John Niyo: Uncertainty clouds outlook for Michigan, Michigan State in muddled Big Ten

John Niyo, The Detroit News on

Published in Basketball

DETROIT — This is the time of year when questions turn to quadrants in college hoops.

And the quandary Michigan’s basketball team finds itself in right now is quite simple, really: The Wolverines don’t have much to show for the work they’ve done thus far, at least in the eyes of the NCAA Tournament selection committee.

Meanwhile, for Michigan State, there’s more quality in the accomplishments to date, but still plenty of uncertainty with six weeks left to play in the regular season, including concerns about injuries and doubts about depth.

But at least this year in a jumbled Big Ten race, they both know they’ve got company. Behind a clear front-runner in Purdue, which on Monday claimed the No. 1 spot in this week’s AP Top 25 rankings, there are 11 teams separated by a total of two games in the league standings. The KenPom ratings have more than half the league — eight teams in all — projected to finish 10-10 in conference play. And as Indiana’s Mike Woodson put it after Sunday’s win over the Spartans in Bloomington, "The Big Ten championship is still out there. Somebody's got to win it."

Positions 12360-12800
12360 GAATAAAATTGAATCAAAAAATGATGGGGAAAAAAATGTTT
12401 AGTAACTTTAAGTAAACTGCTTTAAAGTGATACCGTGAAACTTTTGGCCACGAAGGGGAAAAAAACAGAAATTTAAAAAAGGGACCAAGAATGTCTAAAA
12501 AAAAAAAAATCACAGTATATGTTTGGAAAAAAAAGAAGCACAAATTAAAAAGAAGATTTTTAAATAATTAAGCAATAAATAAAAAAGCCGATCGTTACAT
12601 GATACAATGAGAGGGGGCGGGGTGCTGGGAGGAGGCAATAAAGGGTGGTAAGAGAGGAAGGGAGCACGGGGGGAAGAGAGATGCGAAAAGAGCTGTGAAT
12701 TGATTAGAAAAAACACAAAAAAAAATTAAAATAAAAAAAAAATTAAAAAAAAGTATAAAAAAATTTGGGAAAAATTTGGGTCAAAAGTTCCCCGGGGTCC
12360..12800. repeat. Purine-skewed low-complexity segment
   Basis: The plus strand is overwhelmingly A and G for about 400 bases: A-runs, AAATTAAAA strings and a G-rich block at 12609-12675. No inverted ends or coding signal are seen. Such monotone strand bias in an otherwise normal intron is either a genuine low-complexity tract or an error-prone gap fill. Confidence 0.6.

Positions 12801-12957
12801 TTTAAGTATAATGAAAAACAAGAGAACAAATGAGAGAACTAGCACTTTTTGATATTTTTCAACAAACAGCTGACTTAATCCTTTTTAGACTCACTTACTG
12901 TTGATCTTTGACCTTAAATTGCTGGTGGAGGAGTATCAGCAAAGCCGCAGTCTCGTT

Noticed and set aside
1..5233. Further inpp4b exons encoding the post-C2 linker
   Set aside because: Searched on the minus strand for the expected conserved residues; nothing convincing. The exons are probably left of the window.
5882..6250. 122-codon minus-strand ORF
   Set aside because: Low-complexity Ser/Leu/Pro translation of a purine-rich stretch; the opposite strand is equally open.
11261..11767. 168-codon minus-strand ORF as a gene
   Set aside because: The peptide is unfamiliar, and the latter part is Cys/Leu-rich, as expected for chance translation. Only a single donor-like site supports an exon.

But if not Purdue, then who? And what does it say about the overall strength of the Big Ten this year that the Boilermakers are the only team in the conference currently ranked in the top 25? According to SportsRadar, that hasn’t happened since the 2003-04 season, when the league managed just three NCAA bids and only the Big Ten champ (Illinois) advanced past the Sweet 16.

We probably won’t know the full answer to either of those questions until March, when this year’s seeds get planted and the single-elimination tournaments begin to take care of any lingering doubts.


For now, though, there’s little time for coaches to worry about any of that. And not a lot of patience, either.

No easy road

For example, don’t get Izzo started about a league schedule that has been compressed by TV demands and an odd calendar year. Monday was a rare off-day for his Spartans, after a brutal stretch that included six conference games in 16 days, with three of them on the road.

“I don’t know what happened with this (schedule) but I don’t really care,” Izzo grumbled last week. “It doesn’t matter anymore.”


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